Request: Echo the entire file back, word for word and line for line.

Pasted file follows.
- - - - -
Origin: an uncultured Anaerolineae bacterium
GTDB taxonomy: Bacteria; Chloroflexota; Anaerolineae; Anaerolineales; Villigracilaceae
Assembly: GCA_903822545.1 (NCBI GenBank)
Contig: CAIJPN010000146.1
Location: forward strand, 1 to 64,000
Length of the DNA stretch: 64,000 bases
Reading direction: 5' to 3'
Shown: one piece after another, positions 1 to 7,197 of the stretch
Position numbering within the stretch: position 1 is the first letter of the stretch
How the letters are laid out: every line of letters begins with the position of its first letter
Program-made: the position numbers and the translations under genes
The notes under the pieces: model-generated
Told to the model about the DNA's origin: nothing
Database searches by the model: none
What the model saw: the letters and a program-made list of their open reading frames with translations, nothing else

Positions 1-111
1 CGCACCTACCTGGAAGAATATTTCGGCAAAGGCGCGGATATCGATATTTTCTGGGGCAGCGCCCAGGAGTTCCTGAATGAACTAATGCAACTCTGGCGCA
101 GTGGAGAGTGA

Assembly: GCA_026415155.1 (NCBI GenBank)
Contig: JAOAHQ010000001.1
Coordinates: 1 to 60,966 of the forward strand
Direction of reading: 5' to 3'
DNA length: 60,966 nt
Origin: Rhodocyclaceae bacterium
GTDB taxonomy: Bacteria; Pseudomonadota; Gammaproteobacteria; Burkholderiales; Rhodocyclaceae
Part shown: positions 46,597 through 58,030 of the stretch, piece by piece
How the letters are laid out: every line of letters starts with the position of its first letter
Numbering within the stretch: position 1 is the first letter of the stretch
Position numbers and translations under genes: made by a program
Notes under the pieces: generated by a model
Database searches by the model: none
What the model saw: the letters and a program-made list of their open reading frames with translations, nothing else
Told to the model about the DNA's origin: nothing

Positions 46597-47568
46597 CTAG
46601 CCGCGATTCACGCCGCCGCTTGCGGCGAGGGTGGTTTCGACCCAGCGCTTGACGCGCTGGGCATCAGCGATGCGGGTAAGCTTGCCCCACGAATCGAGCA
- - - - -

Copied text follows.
Origin: an uncultured Anaerolineae bacterium
GTDB taxonomy: Bacteria; Chloroflexota; Anaerolineae; Anaerolineales; Villigracilaceae
Assembly: GCA_903822545.1 (NCBI GenBank)
Contig: CAIJPN010000146.1
Location: forward strand, 1 to 64,000
Length of the DNA stretch: 64,000 bases
Reading direction: 5' to 3'
Shown: one piece after another, positions 1 to 7,197 of the stretch
Position numbering within the stretch: position 1 is the first letter of the stretch
How the letters are laid out: every line of letters begins with the position of its first letter
Program-made: the position numbers and the translations under genes
The notes under the pieces: model-generated
Told to the model about the DNA's origin: nothing
Database searches by the model: none
What the model saw: the letters and a program-made list of their open reading frames with translations, nothing else

Positions 1-111
1 CGCACCTACCTGGAAGAATATTTCGGCAAAGGCGCGGATATCGATATTTTCTGGGGCAGCGCCCAGGAGTTCCTGAATGAACTAATGCAACTCTGGCGCA
101 GTGGAGAGTGA

Assembly: GCA_026415155.1 (NCBI GenBank)
Contig: JAOAHQ010000001.1
Coordinates: 1 to 60,966 of the forward strand
Direction of reading: 5' to 3'
DNA length: 60,966 nt
Origin: Rhodocyclaceae bacterium
GTDB taxonomy: Bacteria; Pseudomonadota; Gammaproteobacteria; Burkholderiales; Rhodocyclaceae
Part shown: positions 46,597 through 58,030 of the stretch, piece by piece
How the letters are laid out: every line of letters starts with the position of its first letter
Numbering within the stretch: position 1 is the first letter of the stretch
Position numbers and translations under genes: made by a program
Notes under the pieces: generated by a model
Database searches by the model: none
What the model saw: the letters and a program-made list of their open reading frames with translations, nothing else
Told to the model about the DNA's origin: nothing

Positions 46597-47568
46597 CTAG
46601 CCGCGATTCACGCCGCCGCTTGCGGCGAGGGTGGTTTCGACCCAGCGCTTGACGCGCTGGGCATCAGCGATGCGGGTAAGCTTGCCCCACGAATCGAGCA